CONCORD, N.H. (AP) - The New Hampshire Charitable Foundation plans to use a $2.25 million grant to help with a new substance abuse screening program for young adults.
The Hilton Foundation grant will enable the Charitable Foundation, in partnership with selected nonprofit hospitals, primary care and community health practices, to expand use of the screening program to people between the ages 12 and 22 with the goal of stopping substance use before it starts.
The foundation aims to screen 10,000 young people for substance use issues by 2017.
The program “gives clinicians the tools and confidence to screen young people for drug or alcohol use in a matter of minutes,” said Dr. Sharon Levy, director of the Adolescent Substance Abuse Program at Boston Children’s Hospital.
Levy said the screening is typically used in adult medicine and in emergency rooms. “Now it’s time to bring this to the primary care setting and reach teens and young adults before there’s a problem or before a small problem grows into a big one. And for patients dealing with addiction, guide them into the appropriate treatment,” she said.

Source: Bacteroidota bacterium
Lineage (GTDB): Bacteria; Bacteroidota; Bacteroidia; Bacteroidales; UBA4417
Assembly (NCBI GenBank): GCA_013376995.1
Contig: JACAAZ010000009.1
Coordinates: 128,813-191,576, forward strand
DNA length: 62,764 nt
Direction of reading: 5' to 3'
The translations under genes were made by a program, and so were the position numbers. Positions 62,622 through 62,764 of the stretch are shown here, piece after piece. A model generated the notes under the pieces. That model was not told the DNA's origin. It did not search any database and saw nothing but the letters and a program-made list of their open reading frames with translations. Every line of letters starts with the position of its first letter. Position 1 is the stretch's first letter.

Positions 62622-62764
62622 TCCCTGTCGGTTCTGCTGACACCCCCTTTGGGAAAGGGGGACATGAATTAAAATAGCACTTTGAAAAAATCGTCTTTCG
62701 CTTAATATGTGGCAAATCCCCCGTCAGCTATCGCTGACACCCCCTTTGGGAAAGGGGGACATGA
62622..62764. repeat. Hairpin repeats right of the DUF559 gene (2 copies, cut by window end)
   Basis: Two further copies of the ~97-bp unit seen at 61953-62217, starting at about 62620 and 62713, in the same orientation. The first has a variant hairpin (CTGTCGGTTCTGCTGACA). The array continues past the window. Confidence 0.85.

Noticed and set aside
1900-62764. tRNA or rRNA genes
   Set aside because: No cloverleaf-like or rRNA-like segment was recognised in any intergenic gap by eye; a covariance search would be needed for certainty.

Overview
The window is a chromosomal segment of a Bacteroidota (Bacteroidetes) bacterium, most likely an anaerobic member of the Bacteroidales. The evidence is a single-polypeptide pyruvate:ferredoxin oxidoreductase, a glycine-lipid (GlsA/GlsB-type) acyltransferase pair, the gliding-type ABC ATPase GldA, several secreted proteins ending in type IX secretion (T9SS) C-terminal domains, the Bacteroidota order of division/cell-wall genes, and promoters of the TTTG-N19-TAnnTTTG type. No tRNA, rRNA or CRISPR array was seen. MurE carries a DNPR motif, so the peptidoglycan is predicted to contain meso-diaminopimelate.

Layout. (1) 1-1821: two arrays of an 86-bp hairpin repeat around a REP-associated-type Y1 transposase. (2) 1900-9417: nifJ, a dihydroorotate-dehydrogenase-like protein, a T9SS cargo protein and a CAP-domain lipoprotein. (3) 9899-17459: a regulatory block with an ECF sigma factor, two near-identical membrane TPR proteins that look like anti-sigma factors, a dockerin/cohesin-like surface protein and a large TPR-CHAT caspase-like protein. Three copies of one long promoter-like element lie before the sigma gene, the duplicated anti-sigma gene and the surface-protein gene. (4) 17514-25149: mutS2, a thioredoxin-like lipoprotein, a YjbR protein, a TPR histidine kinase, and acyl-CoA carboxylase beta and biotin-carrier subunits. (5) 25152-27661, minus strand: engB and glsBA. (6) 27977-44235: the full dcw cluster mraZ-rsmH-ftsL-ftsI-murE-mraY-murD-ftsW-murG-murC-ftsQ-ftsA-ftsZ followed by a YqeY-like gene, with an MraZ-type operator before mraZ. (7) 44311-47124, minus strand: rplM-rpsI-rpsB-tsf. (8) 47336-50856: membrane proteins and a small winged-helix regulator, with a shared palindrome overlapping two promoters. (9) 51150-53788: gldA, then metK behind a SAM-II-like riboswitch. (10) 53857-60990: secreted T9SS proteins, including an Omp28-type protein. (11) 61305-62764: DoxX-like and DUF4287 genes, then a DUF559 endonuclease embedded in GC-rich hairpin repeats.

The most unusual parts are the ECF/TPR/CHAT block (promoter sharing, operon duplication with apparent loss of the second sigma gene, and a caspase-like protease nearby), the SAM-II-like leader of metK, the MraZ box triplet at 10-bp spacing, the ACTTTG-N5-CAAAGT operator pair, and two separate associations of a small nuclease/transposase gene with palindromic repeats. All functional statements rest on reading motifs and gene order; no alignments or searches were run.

The foundation will invite New Hampshire nonprofit hospitals, primary care providers and community health centers to apply for funding in February to implement the screening program.
The foundation says it is seeing promising signs of success with recent prevention investments, but notes that New Hampshire still ranks high among the states for its rate of underage drinking, young adult binge drinking and marijuana use by children ages 12 to 17.
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